Results 1 to 4 of 4

Math Help - Interesting Math Problem

  1. #1
    Newbie
    Joined
    Feb 2009
    Posts
    15

    Interesting Math Problem

    Okay the game is texas holdem, you have 1 card to come. The math below allows us to calculate the percentage of your card turning pretty accurately, max varince of 1.5%.

    Very little brain usage required, essential in my case!

    12+ Outs: (Outs X 2) + 2 = % of hitting
    3-11 Outs: (Outs x 2) + 1 = % of hitting
    1-3 Outs: Outs x 2 = % of hitting

    Outs / Actual Percentage / Our easy to calculate %

    20 43.50% 42%
    19 41.30% 40%
    18 39.10% 38%
    17 37.00% 36%
    16 34.80% 34%
    15 32.60% 32%
    14 30.40% 30%
    13 28.30% 28%
    12 26.10% 26%
    11 23.90% 23%
    10 21.70% 21%
    9 19.60% 19%
    8 17.40% 17%
    7 15.20% 15%
    6 13.00% 13%
    5 10.90% 11%
    4 8.70% 9%
    3 6.50% 6%
    2 4.30% 4%
    1 2.20% 2%

    Example we have 5 outs, so we times 5 by 2 to get 10 and +1 for an 11% chance of hitting 1 of our cards. actual 10.90%.

    Alot of poker players will just work to a rule of x2 but doing it like this gives us a little edge and edges are good in poker! The problem I am having is finding a similar soultion for the following percentages (2 cards to come)..... So just wondering if any great math brains can help me find something similar to the above but practical to use.

    20 67.5%
    19 65.0%
    18 62.4%
    17 59.8%
    16 57.0%
    15 54.1%
    14 51.2%
    13 48.1%
    12 45.0%
    11 41.7%
    10 38.4%
    9 35.0%
    8 31.5%
    7 27.8%
    6 24.1%
    5 20.3%
    4 16.5%
    3 12.5%
    2 8.4%
    1 4.3%

    again x4 seems to be the best for outs 1 - 8, 36% is acceptable for 9 outs but its from 10 onwards that i cant find any "simple" consistency that i could use in a simlar manner.

    Thanks
    Follow Math Help Forum on Facebook and Google+

  2. #2
    Newbie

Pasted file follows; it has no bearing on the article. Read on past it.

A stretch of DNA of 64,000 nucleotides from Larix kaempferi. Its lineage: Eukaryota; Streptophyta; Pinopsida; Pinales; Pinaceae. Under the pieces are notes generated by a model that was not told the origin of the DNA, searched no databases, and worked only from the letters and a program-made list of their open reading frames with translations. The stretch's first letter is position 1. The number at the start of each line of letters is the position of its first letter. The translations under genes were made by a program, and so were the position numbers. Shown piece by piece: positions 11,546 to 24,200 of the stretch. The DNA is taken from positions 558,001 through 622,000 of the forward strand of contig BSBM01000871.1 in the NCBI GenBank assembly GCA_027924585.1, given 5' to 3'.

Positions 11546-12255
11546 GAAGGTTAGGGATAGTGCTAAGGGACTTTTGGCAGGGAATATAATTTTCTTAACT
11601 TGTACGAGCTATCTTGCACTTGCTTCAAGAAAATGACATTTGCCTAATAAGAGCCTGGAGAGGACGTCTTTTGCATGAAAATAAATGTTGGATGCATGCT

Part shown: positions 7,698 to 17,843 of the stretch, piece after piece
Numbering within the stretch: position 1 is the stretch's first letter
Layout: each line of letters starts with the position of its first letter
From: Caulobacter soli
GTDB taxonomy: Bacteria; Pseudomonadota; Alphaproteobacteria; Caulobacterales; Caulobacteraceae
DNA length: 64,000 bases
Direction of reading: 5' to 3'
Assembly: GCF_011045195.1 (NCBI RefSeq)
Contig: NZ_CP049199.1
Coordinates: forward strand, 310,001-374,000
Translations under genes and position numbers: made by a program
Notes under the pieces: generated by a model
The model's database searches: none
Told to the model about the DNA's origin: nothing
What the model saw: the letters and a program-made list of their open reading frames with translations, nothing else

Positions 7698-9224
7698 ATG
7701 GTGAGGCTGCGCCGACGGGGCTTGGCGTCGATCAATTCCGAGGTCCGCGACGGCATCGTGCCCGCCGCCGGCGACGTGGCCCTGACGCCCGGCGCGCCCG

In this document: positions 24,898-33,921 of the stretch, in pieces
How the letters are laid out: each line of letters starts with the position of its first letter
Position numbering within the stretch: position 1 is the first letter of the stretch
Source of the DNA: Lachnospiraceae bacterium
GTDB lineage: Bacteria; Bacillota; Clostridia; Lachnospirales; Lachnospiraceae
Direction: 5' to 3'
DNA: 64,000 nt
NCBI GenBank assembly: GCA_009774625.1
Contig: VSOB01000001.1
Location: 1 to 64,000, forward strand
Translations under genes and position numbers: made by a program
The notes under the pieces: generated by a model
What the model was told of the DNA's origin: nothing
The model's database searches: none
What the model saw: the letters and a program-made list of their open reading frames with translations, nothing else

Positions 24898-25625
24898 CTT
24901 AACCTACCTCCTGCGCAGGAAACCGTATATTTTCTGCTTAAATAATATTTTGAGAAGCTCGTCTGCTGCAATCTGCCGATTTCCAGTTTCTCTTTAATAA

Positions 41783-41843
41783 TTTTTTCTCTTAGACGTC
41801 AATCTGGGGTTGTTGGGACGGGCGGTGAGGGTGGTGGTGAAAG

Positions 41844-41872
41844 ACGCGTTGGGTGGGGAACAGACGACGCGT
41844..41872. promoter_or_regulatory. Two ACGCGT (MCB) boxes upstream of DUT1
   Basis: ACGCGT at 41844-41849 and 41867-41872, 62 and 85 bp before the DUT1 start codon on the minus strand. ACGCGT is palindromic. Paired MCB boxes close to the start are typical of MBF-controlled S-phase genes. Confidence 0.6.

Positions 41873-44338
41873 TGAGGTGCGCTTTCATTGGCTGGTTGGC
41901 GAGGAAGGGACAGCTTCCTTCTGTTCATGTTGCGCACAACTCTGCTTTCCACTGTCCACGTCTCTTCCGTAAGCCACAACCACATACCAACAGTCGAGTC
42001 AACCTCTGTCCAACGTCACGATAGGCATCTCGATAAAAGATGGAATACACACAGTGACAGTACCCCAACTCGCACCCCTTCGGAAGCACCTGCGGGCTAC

Joined
    Dec 2008
    Posts
    10
    20 67.5% 69%
    19 65.0% 66%
    18 62.4% 63%
    17 59.8% 60%
    16 57.0% 57%
    15 54.1% 54%
    14 51.2% 51%
    13 48.1% 48%
    12 45.0% 45%
    11 41.7% 42%
    10 38.4% 39%
    9 35.0% 36%
    8 31.5% 32%
    7 27.8% 28%
    6 24.1% 24%
    5 20.3% 20%
    4 16.5% 16%
    3 12.5% 12%
    2 8.4% 8%
    1 4.3% 4%


    x4 works up to 8, but then it looks like you need to subtract on a sliding scale: 3x+9. I started with a more complicated formula, but this is how it worked out. It's pretty close for 9 on.

    would give you % in green. You could change again at 19, but if you have 19 outs, what are you complaining about???
    Follow Math Help Forum on Facebook and Google+

  3. #3
    Newbie
    Joined
    Feb 2009
    Posts
    15
    Exceptional response!

    Love this forum already just wish the poker traffic was slightly higher.

    After doing some more reading found out about "Solomans Law", harrington on cash, advocates ((outs x 4)-(outs-8)). Again only worth doing for when we have 9+ outs.

    Think I find your way easier, both seem very accurate for quick live table calculations.

    Thanks very much, hope to discuss more holdem math poker topics with you in the future
    Follow Math Help Forum on Facebook and Google+

  4. #4
    Newbie
    Joined
    Dec 2008
    Posts
    10
    Quote Originally Posted by LovePokerHateMath View Post
    After doing some more reading found out about "Solomans Law", harrington on cash, advocates ((outs x 4)-(outs-8)). Again only worth doing for when we have 9+ outs.
    I actually started with something close to that when I did it the first time:

    4x-(x-9)

    I had a nine instead of an eight. But then we can simplify by distributing the negative:

    4x-x+9

    And finally:

    3x+9

    Where x is the number of outs. It's the same formula as Solomon's, only written in a different way.
    Follow Math Help Forum on Facebook and Google+

Similar Math Help Forum Discussions

  1. Replies: 0
    Last Post: June 9th 2011, 12:45 PM
  2. Interesting Problem, Please Help
    Posted in the Math Puzzles Forum
    Replies: 13
    Last Post: August 5th 2010, 04:27 AM
  3. Replies: 4
    Last Post: January 13th 2010, 07:42 AM
  4. Interesting Problem
    Posted in the Statistics Forum
    Replies: 0
    Last Post: May 15th 2009, 10:10 AM
  5. Interesting Problem
    Posted in the Pre-Calculus Forum
    Replies: 9
    Last Post: July 16th 2006, 07:29 AM

Search Tags


/mathhelpforum @mathhelpforum